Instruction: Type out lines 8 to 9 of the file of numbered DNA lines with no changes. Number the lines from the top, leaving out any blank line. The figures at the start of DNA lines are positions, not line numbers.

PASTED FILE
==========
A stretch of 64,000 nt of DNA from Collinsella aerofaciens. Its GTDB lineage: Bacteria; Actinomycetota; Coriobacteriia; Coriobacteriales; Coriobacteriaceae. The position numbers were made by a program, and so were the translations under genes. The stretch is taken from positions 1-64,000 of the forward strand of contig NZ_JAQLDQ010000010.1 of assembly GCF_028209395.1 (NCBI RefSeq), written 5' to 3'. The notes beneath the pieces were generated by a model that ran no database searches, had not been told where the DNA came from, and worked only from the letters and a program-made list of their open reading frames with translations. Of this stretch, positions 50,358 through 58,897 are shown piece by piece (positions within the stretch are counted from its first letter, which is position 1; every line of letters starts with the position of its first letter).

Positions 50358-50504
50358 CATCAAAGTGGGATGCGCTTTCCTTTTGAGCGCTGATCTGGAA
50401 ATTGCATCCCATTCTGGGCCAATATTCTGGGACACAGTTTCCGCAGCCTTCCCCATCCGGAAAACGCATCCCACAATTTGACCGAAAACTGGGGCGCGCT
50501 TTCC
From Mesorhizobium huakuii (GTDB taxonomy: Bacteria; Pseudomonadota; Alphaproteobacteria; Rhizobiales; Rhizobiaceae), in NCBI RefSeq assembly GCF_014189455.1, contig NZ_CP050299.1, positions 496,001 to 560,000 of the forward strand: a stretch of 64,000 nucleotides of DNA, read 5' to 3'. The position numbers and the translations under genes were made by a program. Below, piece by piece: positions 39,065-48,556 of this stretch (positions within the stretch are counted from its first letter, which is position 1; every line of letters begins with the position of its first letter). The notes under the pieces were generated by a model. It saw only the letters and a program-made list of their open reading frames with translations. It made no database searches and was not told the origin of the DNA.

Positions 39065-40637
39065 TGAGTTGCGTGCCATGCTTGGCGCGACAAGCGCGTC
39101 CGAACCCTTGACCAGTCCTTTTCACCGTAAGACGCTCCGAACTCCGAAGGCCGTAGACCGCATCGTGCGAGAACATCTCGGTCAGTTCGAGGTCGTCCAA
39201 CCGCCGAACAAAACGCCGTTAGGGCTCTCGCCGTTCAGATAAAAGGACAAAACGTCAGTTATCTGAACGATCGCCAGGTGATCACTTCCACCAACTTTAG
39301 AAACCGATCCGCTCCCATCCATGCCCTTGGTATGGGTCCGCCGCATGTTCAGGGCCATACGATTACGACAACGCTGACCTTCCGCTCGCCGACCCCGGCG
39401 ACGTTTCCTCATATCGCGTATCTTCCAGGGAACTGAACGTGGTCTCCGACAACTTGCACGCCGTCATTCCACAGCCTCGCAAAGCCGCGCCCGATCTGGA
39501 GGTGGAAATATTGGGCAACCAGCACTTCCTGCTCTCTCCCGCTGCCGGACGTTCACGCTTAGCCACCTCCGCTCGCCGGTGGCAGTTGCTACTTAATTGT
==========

39065 TGAGTTGCGTGCCATGCTTGGCGCGACAAGCGCGTC
39101 CGAACCCTTGACCAGTCCTTTTCACCGTAAGACGCTCCGAACTCCGAAGGCCGTAGACCGCATCGTGCGAGAACATCTCGGTCAGTTCGAGGTCGTCCAA